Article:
In pig production, one of the key issues is feed efficiency. After all, the majority of the pig industry’s carbon footprint is related to feed that needs to be produced somewhere. So anything that can be done to improve feed efficiency will have an impact on the environment, Streatfeild explained.

For that reason, on behalf of pig genetics company PIC, Dr Julia Adriana Calderón Díaz took to the stage to explain how the company includes feed efficiency in its breeding goals. She identified various definitions of feed efficiency as well as how to measure it. She concluded that the concept itself is multifactorial, taking in components of nutrition, environment, equipment management and health – and a predisposition to any of those can be selected by genetics. She said that feed efficiency has a moderate heritability of 30-40%. PIC’s overall breeding goal has components such as sow herd productivity, fast and efficient growth, robustness and total carcass value. All have links with sustainability and feed efficiency, she explained. She concluded her talk by saying that responsibility for improvement extends across the whole production chain, and long-term sustainable efficiency must incorporate robustness traits.

In poultry production: health issues

Along similar lines, Prof Fiona Walsh also tapped into “doing more with less”; as a microbiologist at Maynooth University in Ireland, she focused on health issues, particularly antimicrobial resistance and microbiome research. She explained how the gut microbiome of animals has become increasingly understood over the last few years – and how content can be compared so effects of antibiotics, zinc or other virulence factors, for example, can be taken into account. She gave practical examples of research carried out with broilers and layers, where a mannan-rich fractions (MRF) product was tested, after which effects on the microbiome were tested. Her conclusion was that MRF maintains the healthy caeca of broilers and layers and leads to greater uniformity of microbiomes and better productivity.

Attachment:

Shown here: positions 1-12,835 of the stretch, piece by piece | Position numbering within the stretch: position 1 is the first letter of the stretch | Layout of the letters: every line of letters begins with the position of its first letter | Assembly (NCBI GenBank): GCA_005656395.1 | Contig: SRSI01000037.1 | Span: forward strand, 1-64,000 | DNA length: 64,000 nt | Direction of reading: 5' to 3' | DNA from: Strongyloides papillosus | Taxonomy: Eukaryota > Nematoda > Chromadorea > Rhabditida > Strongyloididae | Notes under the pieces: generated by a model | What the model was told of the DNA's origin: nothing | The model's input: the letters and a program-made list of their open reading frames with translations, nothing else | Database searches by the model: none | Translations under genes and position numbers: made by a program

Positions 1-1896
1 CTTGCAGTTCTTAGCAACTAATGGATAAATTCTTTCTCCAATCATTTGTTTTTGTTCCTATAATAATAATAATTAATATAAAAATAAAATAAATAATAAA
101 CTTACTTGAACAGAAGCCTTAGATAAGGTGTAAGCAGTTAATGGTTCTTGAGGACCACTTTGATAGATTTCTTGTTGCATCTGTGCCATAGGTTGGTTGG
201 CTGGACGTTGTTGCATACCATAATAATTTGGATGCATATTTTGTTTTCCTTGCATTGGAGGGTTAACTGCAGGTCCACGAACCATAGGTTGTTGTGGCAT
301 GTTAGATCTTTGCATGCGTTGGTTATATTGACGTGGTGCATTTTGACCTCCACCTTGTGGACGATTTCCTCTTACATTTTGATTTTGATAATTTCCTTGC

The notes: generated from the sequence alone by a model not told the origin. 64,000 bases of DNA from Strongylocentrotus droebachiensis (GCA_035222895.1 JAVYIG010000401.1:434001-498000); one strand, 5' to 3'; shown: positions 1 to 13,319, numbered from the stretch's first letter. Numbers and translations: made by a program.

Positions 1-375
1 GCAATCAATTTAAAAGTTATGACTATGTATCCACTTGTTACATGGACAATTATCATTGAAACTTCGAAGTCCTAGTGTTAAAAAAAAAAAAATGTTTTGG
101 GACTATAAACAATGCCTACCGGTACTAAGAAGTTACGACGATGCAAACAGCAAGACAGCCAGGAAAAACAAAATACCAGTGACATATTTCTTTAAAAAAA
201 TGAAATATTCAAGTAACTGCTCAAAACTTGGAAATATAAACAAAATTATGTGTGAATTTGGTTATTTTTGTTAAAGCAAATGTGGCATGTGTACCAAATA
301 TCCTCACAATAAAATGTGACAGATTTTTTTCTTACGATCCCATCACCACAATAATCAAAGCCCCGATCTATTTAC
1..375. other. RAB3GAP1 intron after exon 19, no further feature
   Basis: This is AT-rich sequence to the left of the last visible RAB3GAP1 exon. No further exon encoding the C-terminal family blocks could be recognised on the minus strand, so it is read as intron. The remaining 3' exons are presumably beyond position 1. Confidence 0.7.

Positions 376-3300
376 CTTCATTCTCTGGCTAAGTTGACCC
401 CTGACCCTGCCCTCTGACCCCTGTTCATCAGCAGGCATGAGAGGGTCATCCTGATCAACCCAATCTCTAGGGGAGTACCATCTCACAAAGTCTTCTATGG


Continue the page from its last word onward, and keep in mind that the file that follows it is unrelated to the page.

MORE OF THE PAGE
Speakers of interest

The event had a long list of other speakers with messages revolving around sustainability. Mairead McGuinness, for instance, is an Irish politician currently serving as the European commissioner for financial services, financial stability and capital markets union. It is her role to make flows of money go towards the goal of ­sustainability. She identified a “conflict between citizens about how people are dealing with climate change”. She said, “We have to lead the change,” adding that the agricultural sector was ready for that. “I have yet to meet a farmer who wishes to destroy ­nature … The farmers that I know are hungry for knowledge.”

One of the last speakers of the summit was Constance Cullman, president and CEO of the American Feed Industry Association. She broke the ice straightaway: “The folks in the US have no idea what is going on in the EU … There are incredibly innovative practices in Europe – and in the US.” She proposed that the US and the EU have a robust conversation asking what can be learnt from one another, given that they have so much in common.

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ter Beek
Vincent ter Beek Editor pig progress